also each state have different test requirements.
although bechelor's degree should be recommended.
For Montessori Teacher Training, there are two types of training, those are-
Graduate Course –
The graduate course is good for aspiring educator academics who are trying to achieve an understanding of the educator technique and build solid credentials as educator Educators with an eye fixed out for the world educator room.
Post Graduate Course –
The post-graduate course is supposed for graduates from any discipline who need core sector experience in educator Education and work as material specialists or Senior educators in Montessori colleges around the globe.
Atleast bachelor degree is required to become a preschool teacher. but it also differs from state to state. Also the required test for the preschool teacher is also different in every state.
To become a pre school teacher, one must have a degree with good fluency and of course Montessori training is given by the school itself for a period of 1 year.
To become a Montessori preschool teacher you must do a Montessori teacher training course.
Each state have different requirements. Depends on the college and university on what you need to take.Also each state have different testing requirements to be certified to teach.
what types of colleges is for preschool teacher
Education recommended for preschool teacher is different in every state, depending on the educational culture of the city or state. also each state have different test requirements. although bechelor's degree should be recommended.
Dorothy Westra has written: 'An exploratory study of creative thinking in pre-kindergarten children from two selected preschool settings with implications for teacher education' -- subject(s): Creative ability in children, Creative thinking, Education, Preschool, Preschool Education, Teacher training
The education needed to become a pre-school teacher varies with each school. Most pre-schools require an associate's degree in early childhood development through a community college.
It is not a high level math that is required for Early Childhood Education. However, I would suggest that you take nothing lower than College Algebra.Viper1
they need education to explain stuff to the students
what test should i take to be a preschool teacher
In order to improve the standard of the education of preschool, one should improve the skills of the faculty teacher there, hire the best teachers of the state, consider zero percent of error margin. Provide quality of education and attention to the preschoolers,
Each state has its own requirements for becoming a preschool teacher. Most require at least a four year college degree in education as well as psychology classes and interactive skills with toddlers.
Preschool teacher employment is the hire of a preschool teacher. These are for kids who start in a schooling type environment before kindergarten. Preschool is generally only a few hours a day.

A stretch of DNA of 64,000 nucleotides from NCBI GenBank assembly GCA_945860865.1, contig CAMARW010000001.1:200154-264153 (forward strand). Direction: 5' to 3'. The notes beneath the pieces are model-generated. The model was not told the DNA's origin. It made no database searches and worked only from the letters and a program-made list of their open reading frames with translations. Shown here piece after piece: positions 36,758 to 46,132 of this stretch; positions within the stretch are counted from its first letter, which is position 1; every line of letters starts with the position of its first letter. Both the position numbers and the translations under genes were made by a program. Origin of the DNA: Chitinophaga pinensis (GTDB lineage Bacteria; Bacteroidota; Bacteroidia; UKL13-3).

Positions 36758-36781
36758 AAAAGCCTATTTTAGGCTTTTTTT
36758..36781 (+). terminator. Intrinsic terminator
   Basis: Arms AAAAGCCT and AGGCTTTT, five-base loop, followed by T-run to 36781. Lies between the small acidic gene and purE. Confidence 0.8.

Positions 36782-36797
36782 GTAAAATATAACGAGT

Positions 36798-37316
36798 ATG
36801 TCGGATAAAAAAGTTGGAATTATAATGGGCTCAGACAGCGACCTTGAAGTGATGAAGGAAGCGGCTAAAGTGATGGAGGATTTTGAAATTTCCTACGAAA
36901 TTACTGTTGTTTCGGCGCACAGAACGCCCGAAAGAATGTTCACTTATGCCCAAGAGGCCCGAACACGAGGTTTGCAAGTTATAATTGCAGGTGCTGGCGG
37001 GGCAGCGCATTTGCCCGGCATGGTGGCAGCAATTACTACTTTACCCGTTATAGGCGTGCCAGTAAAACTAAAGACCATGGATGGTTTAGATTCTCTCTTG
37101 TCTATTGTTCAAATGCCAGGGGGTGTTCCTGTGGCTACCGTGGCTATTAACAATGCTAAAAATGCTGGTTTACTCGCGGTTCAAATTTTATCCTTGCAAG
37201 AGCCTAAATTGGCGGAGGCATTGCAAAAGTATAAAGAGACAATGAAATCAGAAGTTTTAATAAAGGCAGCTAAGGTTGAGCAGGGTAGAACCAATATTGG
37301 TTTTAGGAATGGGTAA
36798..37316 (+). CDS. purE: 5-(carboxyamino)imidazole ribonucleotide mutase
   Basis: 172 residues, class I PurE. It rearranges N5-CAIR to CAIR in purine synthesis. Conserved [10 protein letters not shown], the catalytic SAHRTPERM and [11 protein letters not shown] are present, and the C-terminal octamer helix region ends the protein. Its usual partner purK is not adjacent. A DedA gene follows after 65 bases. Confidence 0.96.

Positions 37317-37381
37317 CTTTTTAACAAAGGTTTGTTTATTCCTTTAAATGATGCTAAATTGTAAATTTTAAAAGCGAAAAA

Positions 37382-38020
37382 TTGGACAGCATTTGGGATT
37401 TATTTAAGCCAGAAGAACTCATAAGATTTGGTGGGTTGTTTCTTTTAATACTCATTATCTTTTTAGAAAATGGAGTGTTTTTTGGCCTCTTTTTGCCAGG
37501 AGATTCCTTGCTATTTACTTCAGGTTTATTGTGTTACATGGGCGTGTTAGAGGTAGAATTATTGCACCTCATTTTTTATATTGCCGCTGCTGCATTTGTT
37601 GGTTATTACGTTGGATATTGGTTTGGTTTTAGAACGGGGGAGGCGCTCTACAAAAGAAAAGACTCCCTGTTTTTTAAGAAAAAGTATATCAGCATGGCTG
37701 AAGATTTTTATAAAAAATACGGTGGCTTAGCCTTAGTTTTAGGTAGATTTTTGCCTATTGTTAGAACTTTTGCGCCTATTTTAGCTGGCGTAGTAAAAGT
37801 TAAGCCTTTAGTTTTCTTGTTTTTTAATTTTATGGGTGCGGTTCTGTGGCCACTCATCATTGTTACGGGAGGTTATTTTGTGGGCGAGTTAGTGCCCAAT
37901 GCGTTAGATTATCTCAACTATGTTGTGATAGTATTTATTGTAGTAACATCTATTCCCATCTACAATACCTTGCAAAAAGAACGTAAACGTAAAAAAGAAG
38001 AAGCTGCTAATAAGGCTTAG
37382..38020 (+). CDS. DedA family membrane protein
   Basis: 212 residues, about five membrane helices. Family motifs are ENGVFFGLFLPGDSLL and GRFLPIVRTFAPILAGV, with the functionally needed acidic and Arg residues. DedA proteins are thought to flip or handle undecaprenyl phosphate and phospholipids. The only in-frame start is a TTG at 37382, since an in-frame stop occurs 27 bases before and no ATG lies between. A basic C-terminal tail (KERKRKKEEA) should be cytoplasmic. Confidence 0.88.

Preschool teacher jobs require responsible people who are dedicated to encouraging and nurturing children of all skill levels. Patience and a desire to educate children are also necessary qualities in preschool teacher jobs. There are other aspects to keep in mind when considering a job as a preschool teacher. A preschool teacher has many duties and responsibilities. A preschool educator teaches children their alphabet, numbers, and word sounds. Furthermore, a preschool teacher guides young children in how to interact respectfully with fellow students. Part of a preschool teacher's work is done out on the playground. He or she may help children develop their motor skills by organizing running and jumping games. A preschool teacher must also help children develop basic skills such as proper hand washing habits and eating with utensils. In short, a preschool teacher's influence stretches into many areas of a child's education. Depending on the requirements of the state, a preschool teacher may simply need a high school diploma to teach. However, a private preschool may require teachers to possess a Bachelor's degree or even a Master's degree. A teacher's assistant in a preschool will likely need a high school diploma as well as some experience in caring for children. The director of a preschool will need experience working with children as well as training in childcare. Any person who is applying for a preschool teacher job would benefit by having first aid and CPR training. Of course, the salary of a preschool teacher varies with the person's education and experience. Some experienced preschool teachers earn approximately $30,000 a year. However, some beginning preschool teachers may earn approximately $20,000 a year or less. A person who is interested in working as a preschool teacher may want to ask someone who works in a preschool. The person will likely be able to share the rewards and challenges of the work. Getting a firsthand account of the job could prove tremendously helpful. Finally, a preschool teacher has the opportunity to affect the lives of very young students. If someone has a genuine desire to serve and educate children, then he or she should look into the career of preschool teacher.
Aline Asa Arroyo has written: 'A scale of student teaching concerns for use with early childhood education teacher trainees' -- subject(s): Ability testing, Attitudes, Education, Preschool, Preschool Education, Student teachers